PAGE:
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Evidence of Shakespeare's life etc
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The following is evidence of Shakespeare's life etc, and that he was the writer of the plays in the First Folio.
Baptismal record
26th April 1564 Shakespeare was baptised. See Baptismal record
Marrige record
27th November 1582, marriage licence record.
28th November 1582, marriage licence bond. See Marriage record
Property records
Mortgage deed shows Shakespeare was one of several "tenants" of The Globe.
Shakespeare owned property and land.
See Property records
Legal and tax records
Shakespeare took some people to court and also appeared in court to give evidence.
Tax records show that Shakespeare seemed to be trying to avoid paying tax.
See Legal and Tax records
Heraldic records
John Shakespeare, Shakespeare's father applied for a coat of arms and after it was granted there was a dispute.
See Heraldic records
Council records
Council records show that John Shakespeare, Shakespeare's was appointed as an Alderman, a Baliff, and was struck off.
See Stratford-upon-Avon Council records
Theatre and acting records
Licences and cast lists credit William Shakespeare as an actor. See Theatre and acting records
Shakespeare is mentioned in several leters and one letter which we have a record of was undelvered to Shakespeare.
See Letters record
Shakespeare's signatures that we have a record of are unsatisfactory as evidence, partly because the spelling is not the same. See The six signatures
Other evidence
Other evidence includes a bill of sale, and Shakespere being listed as having illegaly hoarded malt or corn.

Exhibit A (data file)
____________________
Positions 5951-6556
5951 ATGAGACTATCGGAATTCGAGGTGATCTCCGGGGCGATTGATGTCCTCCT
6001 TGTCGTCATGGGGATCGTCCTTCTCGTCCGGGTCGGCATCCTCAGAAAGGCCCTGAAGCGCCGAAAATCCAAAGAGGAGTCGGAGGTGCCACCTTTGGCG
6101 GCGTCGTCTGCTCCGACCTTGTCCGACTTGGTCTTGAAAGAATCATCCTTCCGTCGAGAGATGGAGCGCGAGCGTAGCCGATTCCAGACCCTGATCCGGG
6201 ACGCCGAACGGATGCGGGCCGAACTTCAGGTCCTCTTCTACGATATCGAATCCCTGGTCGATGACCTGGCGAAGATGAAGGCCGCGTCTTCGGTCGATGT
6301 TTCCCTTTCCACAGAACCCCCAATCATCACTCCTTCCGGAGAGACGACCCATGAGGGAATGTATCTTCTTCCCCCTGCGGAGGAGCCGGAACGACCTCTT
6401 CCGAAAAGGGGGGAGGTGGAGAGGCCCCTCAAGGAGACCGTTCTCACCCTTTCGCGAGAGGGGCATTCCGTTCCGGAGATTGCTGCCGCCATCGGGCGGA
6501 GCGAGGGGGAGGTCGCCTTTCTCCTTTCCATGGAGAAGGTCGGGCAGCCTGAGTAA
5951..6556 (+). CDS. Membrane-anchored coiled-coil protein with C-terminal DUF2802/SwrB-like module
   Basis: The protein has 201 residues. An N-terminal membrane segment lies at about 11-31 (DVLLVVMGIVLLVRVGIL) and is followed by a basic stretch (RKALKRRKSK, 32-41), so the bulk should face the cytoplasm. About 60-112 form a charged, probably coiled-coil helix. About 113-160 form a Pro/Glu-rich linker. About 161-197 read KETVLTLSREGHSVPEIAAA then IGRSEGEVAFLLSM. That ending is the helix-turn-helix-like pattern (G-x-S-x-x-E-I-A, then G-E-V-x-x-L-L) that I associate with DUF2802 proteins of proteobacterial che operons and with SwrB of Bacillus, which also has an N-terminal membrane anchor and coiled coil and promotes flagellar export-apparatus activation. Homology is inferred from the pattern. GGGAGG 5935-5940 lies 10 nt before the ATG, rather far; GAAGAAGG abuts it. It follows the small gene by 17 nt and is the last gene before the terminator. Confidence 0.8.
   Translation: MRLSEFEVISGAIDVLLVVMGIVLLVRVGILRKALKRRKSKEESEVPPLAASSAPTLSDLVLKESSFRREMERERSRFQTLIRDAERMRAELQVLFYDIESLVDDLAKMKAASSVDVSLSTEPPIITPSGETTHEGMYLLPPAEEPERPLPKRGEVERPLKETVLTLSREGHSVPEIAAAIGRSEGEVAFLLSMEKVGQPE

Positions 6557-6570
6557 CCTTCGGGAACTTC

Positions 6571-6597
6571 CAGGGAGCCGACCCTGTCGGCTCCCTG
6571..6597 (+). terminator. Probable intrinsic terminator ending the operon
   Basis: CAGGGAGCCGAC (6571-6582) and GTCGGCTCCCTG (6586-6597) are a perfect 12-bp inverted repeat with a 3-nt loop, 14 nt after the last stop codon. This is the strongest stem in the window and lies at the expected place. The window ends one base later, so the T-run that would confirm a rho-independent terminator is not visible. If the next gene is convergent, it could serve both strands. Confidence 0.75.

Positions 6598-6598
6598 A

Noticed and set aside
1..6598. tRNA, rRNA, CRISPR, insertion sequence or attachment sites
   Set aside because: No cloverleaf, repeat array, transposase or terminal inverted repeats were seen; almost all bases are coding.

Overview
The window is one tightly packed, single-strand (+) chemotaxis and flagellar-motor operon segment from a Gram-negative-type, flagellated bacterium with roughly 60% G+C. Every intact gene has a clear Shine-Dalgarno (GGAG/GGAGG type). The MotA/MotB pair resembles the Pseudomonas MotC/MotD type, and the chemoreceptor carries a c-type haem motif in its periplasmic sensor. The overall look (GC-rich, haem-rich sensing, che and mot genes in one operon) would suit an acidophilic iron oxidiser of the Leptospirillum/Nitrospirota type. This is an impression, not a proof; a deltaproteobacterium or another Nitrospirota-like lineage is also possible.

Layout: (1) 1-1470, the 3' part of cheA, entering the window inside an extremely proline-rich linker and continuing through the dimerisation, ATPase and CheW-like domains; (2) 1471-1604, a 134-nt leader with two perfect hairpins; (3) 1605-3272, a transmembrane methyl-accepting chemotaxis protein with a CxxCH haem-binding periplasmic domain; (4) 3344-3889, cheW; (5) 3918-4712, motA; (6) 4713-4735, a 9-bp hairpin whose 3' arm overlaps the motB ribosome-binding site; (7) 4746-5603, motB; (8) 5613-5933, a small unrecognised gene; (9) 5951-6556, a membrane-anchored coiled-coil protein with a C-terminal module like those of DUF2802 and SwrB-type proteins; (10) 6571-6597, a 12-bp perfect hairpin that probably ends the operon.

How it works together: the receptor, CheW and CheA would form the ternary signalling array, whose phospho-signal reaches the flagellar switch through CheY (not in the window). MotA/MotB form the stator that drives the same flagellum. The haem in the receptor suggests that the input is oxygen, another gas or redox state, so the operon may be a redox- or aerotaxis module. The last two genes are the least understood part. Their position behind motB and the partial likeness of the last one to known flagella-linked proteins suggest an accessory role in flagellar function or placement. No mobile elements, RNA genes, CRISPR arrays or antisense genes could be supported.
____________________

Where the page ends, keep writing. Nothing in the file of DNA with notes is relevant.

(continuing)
See Other evidence
25th April 1616 the burial of "Will Shakspeare gent" was recorded in the Stratford parish register
See Record of death
Last Will and Testament
On 25th March 1616, just weeks before his death Shakespeare made his last Will and Testament.
See Will record
After death
Ben Jonson'e poem in the preface of The First folio of 1623 To the Memory of My Beloved
1638 Sir William Davenant's poem In Remembrance of Master William Shakespeare
Heminges and Condell preface in The First Folio of 1623.
Shakespeare's fellow actors Heminges and Condell explain in the introduction to the readers that the Folio was replacing the earlier publications, which they characterised as "stol'n and surreptitious copies, maimed and deformed by frauds and stealths of injurious impostors", asserting that the author's true words "are now offer'd to your view cured, and perfect of their limbes; and all the rest, absolute in their numbers as he conceived them".
See First Folio Introduction
Heminge and Condell dedicated the First Folio to the Earls of Pembroke and Montgomery "to show their gratitude to the living, and the dead", declaring that the venture was "without ambition either of self-profit, or fame: only to keep the memory of so worthy a Friend & Fellow alive, as was our Shakespeare....
See First Folio Dedication
Beyond reasonable doubt Shakespeare wrote all the work that is attributed to him. See Conclusion
Shakespeare connections

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